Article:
CIA (e)Bulletin/(e)Bulletin de l'ICA
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June 2016
 
 

Motion Carried by CIA Voting Members—Amending Bylaw 2016–1 Regarding the Disclosure of Criminal Convictions

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By Lynn Blackburn

Voting members of the CIA approved Amending Bylaw 2016–1 regarding the disclosure of criminal convictions. The motion to approve the bylaw was carried as follows:

  • For: 561 (57 percent);
  • Against: 371 (38 percent); and
  • Abstention: 53 (5 percent).

On May 16, 2016 the Board approved changes to the Bylaws, Rules of Professional Conduct, and policies related to the implementation of a new requirement for existing members, as well as applicants to the Institute, to disclose any criminal convictions.

The amendments were the culmination of a review and consultation process that began in 2014 when the CIA’s law firm, Fasken Martineau DuMoulin, made several recommendations regarding potential enhancements to the CIA’s ability to better protect the public interest.

The firm asked the Board to consider implementing a requirement to disclose criminal convictions, in order to assess and determine if such information impairs the actuary’s ability to perform professional services, thus enhancing the CIA’s ability to protect the public interest and better support Guiding Principle #1, which states that "In carrying out its activities and programs, the Institute holds the duty of the profession to the public above the needs of the profession and its members."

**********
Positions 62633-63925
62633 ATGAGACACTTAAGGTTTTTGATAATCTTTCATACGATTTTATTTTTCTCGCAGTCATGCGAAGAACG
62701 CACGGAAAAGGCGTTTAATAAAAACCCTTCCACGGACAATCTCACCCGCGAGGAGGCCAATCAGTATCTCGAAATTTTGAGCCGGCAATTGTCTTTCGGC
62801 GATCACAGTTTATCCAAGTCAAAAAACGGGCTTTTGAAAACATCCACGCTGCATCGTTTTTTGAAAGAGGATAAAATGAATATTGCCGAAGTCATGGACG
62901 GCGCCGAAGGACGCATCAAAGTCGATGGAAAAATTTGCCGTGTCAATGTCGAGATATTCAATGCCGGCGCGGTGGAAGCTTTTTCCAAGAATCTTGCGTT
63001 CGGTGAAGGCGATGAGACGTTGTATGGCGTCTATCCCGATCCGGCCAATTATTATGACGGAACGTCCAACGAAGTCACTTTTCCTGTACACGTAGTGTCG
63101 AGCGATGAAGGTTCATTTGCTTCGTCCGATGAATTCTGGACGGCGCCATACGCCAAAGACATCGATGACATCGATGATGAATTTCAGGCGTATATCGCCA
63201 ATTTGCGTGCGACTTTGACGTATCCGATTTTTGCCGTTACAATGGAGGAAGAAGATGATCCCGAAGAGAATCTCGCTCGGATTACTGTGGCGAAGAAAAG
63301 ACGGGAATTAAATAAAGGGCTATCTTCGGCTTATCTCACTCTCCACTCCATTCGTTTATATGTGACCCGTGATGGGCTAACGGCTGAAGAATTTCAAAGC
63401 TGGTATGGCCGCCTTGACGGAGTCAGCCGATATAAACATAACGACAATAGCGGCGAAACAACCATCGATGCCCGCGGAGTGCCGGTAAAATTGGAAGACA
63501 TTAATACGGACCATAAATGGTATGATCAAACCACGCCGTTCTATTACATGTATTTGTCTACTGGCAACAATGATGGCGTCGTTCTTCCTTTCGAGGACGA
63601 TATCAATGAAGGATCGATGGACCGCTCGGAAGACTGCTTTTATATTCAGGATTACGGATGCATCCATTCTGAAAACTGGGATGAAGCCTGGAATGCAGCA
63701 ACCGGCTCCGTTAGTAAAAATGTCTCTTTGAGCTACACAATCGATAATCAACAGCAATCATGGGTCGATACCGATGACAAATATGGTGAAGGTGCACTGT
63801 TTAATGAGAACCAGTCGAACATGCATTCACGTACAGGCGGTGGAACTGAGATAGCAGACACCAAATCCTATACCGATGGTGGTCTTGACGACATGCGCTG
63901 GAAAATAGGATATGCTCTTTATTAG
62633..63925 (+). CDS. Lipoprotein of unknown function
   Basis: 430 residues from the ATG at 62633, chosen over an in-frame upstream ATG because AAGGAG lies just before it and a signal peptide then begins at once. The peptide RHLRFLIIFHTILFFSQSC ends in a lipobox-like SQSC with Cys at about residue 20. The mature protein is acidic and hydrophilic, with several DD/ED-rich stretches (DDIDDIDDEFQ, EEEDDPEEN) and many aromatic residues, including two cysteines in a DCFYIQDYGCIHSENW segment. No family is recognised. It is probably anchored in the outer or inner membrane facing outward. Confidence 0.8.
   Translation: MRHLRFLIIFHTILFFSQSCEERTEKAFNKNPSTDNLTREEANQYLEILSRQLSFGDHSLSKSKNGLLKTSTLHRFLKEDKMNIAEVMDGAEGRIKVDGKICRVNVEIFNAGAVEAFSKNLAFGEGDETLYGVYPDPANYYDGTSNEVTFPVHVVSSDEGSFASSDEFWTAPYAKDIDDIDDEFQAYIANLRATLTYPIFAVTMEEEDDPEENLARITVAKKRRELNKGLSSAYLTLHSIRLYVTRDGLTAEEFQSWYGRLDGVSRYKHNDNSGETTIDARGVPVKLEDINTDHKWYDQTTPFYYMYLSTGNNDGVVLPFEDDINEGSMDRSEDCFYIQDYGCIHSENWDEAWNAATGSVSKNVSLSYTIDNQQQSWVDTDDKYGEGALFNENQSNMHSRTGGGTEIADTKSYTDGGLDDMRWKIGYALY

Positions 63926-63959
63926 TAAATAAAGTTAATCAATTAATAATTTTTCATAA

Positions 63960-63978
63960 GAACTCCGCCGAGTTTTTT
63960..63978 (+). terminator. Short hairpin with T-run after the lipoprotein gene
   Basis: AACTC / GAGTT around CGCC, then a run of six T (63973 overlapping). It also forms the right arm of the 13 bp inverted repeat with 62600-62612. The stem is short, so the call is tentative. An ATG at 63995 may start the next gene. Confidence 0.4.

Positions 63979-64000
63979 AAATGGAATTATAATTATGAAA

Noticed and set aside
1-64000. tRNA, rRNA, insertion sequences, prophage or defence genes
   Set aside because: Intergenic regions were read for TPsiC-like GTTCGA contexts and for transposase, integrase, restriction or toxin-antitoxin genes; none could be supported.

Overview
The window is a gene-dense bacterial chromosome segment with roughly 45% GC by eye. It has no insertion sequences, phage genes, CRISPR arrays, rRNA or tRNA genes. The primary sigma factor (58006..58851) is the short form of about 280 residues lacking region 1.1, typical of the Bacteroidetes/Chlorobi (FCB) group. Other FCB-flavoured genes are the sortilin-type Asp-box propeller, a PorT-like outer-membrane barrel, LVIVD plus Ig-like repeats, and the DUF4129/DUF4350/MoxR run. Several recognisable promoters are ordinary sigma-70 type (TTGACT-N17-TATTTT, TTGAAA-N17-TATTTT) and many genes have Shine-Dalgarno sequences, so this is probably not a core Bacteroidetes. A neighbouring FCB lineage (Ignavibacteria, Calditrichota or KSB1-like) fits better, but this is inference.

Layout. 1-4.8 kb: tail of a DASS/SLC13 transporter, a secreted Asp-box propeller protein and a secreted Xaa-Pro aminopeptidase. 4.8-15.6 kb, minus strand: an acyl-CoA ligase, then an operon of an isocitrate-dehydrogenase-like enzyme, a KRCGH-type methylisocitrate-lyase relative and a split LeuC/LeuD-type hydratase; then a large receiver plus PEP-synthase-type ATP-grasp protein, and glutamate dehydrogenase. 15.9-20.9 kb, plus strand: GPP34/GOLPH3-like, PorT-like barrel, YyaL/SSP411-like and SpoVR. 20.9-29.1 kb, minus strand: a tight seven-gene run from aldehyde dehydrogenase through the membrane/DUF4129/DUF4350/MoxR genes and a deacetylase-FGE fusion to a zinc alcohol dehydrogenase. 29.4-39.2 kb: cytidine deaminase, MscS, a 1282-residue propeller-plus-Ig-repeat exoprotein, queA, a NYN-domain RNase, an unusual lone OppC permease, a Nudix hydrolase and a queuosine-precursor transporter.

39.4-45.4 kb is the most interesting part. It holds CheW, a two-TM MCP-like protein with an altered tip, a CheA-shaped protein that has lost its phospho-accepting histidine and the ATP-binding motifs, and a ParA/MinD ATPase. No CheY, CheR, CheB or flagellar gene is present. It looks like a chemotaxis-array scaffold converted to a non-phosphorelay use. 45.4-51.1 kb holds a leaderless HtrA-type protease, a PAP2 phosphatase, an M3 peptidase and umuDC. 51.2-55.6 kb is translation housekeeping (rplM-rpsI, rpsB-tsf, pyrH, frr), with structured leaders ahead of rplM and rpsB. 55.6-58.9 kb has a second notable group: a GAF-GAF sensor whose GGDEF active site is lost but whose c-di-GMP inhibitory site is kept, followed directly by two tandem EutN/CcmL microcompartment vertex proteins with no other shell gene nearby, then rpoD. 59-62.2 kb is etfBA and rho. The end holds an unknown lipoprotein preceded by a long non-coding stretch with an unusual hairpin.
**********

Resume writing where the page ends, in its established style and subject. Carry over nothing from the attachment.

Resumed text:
Pursuant to the Bylaws, CIA voting members were asked to confirm the proposed amendments at the General Business Session (GBS) held at the CIA Annual Meeting in St. John’s, NL on June 28, 2016. Proxy voting was also permitted for those who could not attend the GBS, and 836 members exercised that privilege in advance of the meeting. Another 149 members cast their vote in person at the GBS for a total of 985 votes cast.

Impact of the Amendments
 
As of September 1, 2016, all new applicants to the Institute will be required to disclose all past convictions, for which they have not received a record suspension (formerly a pardon), upon application for enrolment.

Also as of September 1, 2016, existing members who are not fully retired will be required to disclose a criminal conviction that occurs on or after this date, within 30 days of the date of the conviction.

As a transitional measure, existing members who are not fully retired will be required to disclose all past criminal convictions (occurring before September 1, 2016) for which they have not received a record suspension, to the Institute no later than July 1, 2017. This will allow members who have a criminal conviction on their record some extra time to apply for a record suspension, if they are eligible, which would be taken into consideration as the CIA assesses the conviction.

Later this summer, the Institute will release more information on the process and procedures to follow to disclose a criminal conviction.

If you have any questions regarding the new requirements, please contact me at lynn.blackburn@cia-ica.ca.

Lynn Blackburn is the director of professional practice and volunteer services at the CIA.

 

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